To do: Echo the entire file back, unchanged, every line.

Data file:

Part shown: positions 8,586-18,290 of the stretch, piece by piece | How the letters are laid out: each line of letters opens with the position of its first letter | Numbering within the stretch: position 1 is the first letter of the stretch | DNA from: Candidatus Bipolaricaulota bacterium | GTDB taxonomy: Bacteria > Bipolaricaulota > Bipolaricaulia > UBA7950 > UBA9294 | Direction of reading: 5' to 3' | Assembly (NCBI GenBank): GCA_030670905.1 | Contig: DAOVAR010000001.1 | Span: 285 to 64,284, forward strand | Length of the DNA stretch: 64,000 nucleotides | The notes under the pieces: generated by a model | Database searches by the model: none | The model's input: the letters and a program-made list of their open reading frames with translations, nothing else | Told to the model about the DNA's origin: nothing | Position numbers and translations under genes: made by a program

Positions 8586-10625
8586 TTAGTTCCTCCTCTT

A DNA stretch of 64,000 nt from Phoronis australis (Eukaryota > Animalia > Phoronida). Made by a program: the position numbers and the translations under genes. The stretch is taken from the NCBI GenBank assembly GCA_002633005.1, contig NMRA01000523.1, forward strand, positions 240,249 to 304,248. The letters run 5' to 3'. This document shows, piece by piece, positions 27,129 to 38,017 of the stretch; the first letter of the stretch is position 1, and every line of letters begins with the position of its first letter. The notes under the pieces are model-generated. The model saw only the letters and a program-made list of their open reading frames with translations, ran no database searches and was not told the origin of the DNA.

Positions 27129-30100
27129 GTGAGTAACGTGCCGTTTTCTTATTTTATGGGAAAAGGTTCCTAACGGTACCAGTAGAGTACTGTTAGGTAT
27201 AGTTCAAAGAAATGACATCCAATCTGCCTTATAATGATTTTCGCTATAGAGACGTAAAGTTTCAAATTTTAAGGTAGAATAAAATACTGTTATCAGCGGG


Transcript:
Part shown: positions 8,586-18,290 of the stretch, piece by piece | How the letters are laid out: each line of letters opens with the position of its first letter | Numbering within the stretch: position 1 is the first letter of the stretch | DNA from: Candidatus Bipolaricaulota bacterium | GTDB taxonomy: Bacteria > Bipolaricaulota > Bipolaricaulia > UBA7950 > UBA9294 | Direction of reading: 5' to 3' | Assembly (NCBI GenBank): GCA_030670905.1 | Contig: DAOVAR010000001.1 | Span: 285 to 64,284, forward strand | Length of the DNA stretch: 64,000 nucleotides | The notes under the pieces: generated by a model | Database searches by the model: none | The model's input: the letters and a program-made list of their open reading frames with translations, nothing else | Told to the model about the DNA's origin: nothing | Position numbers and translations under genes: made by a program

Positions 8586-10625
8586 TTAGTTCCTCCTCTT

A DNA stretch of 64,000 nt from Phoronis australis (Eukaryota > Animalia > Phoronida). Made by a program: the position numbers and the translations under genes. The stretch is taken from the NCBI GenBank assembly GCA_002633005.1, contig NMRA01000523.1, forward strand, positions 240,249 to 304,248. The letters run 5' to 3'. This document shows, piece by piece, positions 27,129 to 38,017 of the stretch; the first letter of the stretch is position 1, and every line of letters begins with the position of its first letter. The notes under the pieces are model-generated. The model saw only the letters and a program-made list of their open reading frames with translations, ran no database searches and was not told the origin of the DNA.

Positions 27129-30100
27129 GTGAGTAACGTGCCGTTTTCTTATTTTATGGGAAAAGGTTCCTAACGGTACCAGTAGAGTACTGTTAGGTAT
27201 AGTTCAAAGAAATGACATCCAATCTGCCTTATAATGATTTTCGCTATAGAGACGTAAAGTTTCAAATTTTAAGGTAGAATAAAATACTGTTATCAGCGGG